Everything You Need to Know About Integrated Pest Management (IPM)

Since pests and weeds destroy one's lawn, it's beneficial to practice proper lawn management. With the help of a lawn care plan, like Integrated Pest Management (IPM), you may be able to prevent these problems from affecting your lawn. In fact, IPM may be helpful without the use of potent chemicals.

Integrated Pest Management's Four Principles

  • Action threshold asks how much damage one is willing to endure before he or she takes action.
  • Scouting and monitoring on a regular basis can lead to a pest infestation discovery that's small enough to be easily managed.
  • Practicing plant and lawn care prevention techniques can keep plants healthy, making them less likely to succumb to pest and disease problems.
  • If the other three principles are ineffective, some sort of control may be required. Use a safer treatment option before taking a more aggressive approach. This may reduce the use of chemical products that are potentially harmful to other species.
  • It's important to note that IPM is not a completely organic method of plant care because it allows the use of pesticides or herbicides as a last resort for pest or weed control. However, IPM programs do encourage people to work through a checklist of proper maintenance and monitoring before escalating to any type of control, whether it's organic or synthetic.

IPM and Lawn Care

Keep in mind that not every weed or insect is a cause for alarm. Determining how much damage you're willing to accumulate will help you decide whether control is necessary.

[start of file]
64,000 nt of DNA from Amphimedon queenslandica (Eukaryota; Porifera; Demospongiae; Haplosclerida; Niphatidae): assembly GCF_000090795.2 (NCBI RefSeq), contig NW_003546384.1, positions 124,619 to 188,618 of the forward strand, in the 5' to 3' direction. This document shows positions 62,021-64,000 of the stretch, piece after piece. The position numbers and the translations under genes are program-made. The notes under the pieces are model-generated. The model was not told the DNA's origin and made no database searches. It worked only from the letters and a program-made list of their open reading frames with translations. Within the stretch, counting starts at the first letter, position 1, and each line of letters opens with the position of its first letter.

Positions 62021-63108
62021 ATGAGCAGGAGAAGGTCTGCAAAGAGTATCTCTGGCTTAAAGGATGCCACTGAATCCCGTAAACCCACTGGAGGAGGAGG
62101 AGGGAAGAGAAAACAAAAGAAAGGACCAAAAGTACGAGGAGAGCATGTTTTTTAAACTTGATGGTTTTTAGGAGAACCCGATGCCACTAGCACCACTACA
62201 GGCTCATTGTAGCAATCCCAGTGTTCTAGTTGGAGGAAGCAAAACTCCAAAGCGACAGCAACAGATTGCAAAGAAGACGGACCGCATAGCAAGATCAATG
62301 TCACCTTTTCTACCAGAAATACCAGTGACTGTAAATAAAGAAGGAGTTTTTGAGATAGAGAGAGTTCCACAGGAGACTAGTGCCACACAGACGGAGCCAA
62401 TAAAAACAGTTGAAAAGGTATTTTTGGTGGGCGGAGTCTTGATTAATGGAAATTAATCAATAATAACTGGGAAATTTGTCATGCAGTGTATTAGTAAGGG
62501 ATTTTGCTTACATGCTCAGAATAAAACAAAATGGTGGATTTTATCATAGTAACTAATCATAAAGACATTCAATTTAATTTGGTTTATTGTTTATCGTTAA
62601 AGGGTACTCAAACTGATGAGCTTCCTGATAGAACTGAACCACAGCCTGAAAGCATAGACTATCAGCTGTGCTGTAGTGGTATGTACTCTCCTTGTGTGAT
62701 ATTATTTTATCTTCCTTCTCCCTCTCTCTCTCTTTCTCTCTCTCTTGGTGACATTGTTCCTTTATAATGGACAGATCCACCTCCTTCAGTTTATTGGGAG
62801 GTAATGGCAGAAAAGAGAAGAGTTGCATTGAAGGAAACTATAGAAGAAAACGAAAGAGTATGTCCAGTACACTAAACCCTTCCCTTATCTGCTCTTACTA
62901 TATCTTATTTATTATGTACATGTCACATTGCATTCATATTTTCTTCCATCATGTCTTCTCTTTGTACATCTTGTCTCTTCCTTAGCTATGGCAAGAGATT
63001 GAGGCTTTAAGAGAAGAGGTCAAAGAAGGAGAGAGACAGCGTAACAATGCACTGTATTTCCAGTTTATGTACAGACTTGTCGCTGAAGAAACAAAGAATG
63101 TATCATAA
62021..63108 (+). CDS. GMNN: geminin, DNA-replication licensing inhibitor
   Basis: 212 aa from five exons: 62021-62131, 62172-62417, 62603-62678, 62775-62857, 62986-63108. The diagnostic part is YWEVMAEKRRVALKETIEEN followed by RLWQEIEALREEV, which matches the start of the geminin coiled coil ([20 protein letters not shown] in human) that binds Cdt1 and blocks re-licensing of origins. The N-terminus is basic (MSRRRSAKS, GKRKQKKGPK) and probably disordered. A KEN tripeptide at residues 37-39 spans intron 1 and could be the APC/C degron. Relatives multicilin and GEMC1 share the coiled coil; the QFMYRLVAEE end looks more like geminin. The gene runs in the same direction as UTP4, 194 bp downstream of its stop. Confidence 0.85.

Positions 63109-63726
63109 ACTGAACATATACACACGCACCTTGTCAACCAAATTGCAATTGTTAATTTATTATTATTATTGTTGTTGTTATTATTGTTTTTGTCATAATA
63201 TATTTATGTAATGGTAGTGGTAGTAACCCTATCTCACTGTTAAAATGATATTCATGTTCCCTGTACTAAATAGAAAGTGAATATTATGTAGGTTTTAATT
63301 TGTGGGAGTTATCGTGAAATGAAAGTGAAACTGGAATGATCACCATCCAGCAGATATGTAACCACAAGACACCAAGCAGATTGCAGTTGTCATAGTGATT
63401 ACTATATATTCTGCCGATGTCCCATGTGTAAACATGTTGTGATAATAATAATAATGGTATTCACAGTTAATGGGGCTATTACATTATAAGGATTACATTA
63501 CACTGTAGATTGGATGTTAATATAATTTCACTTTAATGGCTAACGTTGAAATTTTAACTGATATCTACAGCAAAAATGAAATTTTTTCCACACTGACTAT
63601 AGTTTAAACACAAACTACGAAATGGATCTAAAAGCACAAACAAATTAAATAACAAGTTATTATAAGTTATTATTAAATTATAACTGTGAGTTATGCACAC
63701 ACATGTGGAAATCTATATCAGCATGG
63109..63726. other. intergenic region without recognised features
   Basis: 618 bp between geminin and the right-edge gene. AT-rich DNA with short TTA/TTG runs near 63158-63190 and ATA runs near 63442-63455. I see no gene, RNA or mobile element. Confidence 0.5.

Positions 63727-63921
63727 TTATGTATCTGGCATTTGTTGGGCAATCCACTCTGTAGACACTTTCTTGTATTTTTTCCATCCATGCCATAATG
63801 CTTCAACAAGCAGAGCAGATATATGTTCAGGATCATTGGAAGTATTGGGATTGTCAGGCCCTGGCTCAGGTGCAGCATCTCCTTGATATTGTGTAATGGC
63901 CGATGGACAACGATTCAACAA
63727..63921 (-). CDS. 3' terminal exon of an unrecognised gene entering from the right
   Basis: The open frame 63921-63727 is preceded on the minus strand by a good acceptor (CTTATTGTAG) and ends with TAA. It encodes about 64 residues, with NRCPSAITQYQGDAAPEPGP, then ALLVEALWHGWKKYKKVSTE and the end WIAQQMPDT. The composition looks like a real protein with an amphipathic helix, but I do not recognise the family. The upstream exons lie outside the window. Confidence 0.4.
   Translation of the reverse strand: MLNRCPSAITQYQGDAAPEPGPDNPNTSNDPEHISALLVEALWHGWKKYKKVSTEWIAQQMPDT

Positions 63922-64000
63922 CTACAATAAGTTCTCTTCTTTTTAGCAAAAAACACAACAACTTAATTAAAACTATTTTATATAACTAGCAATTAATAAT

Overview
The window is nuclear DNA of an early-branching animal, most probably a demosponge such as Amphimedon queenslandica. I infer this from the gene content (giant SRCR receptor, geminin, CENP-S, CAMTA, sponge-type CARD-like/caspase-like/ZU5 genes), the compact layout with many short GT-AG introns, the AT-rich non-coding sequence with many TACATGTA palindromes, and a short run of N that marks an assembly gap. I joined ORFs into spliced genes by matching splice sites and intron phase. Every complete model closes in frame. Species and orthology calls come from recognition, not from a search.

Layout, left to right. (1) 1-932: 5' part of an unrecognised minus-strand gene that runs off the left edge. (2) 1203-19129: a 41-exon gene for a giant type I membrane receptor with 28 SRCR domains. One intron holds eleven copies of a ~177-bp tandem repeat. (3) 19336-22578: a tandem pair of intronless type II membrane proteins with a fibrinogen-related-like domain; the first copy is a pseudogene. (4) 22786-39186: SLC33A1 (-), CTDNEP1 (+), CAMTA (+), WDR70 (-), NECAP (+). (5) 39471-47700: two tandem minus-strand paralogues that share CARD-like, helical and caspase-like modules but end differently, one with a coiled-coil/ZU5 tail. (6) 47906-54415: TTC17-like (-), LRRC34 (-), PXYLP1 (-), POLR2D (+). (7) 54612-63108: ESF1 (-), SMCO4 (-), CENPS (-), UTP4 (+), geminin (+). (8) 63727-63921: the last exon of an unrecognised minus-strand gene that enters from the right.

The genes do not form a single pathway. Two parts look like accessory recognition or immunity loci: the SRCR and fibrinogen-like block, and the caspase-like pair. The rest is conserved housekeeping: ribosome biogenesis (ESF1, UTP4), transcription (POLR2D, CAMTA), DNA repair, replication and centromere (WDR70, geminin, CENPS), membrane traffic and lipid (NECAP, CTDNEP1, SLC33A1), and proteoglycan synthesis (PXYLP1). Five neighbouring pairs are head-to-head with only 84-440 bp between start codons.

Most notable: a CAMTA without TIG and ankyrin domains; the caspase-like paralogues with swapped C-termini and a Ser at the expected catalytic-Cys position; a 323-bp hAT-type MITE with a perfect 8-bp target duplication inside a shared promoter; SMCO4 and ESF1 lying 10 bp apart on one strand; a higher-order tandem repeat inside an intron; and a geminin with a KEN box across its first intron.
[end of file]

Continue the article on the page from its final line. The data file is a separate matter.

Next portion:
Practicing excellent lawn care is the first step towards pest and weed prevention. This can entail mowing the lawn at the highest setting for your grass type. To ensure that the lawn receives enough water, it's recommended that you water deeply and infrequently. You can also perform a soil test to determine whether or not the pH level is normal. This will help prevent you from overusing fertilizer, which promotes weed growth and makes plants more susceptible to diseases.

In addition to proper maintenance, it's important to regularly monitor the lawn for pests. This requires you to walk around the lawn during the early morning. Since pests are more active at night, doing this a few times a week will allow you to test newly damaged areas, allowing you to detect a pest problem early on.

If lawn maintenance and monitoring fail, control is the next step. To prevent the use of either harsh pesticides or herbicides, lawn care experts first recommend using chemical-free treatments. In lawn care, this means digging or hand-pulling weeds. It also means trying cultural controls, like watering the lawn to eliminate drought stress, before using insecticides. Using an organic herbicide, like vinegar, can also eliminate pest and weed problems. If a natural approach doesn't produce results, you may need to use chemicals. Although IPM doesn't prohibit chemical use, it suggests using a safer alternative instead.

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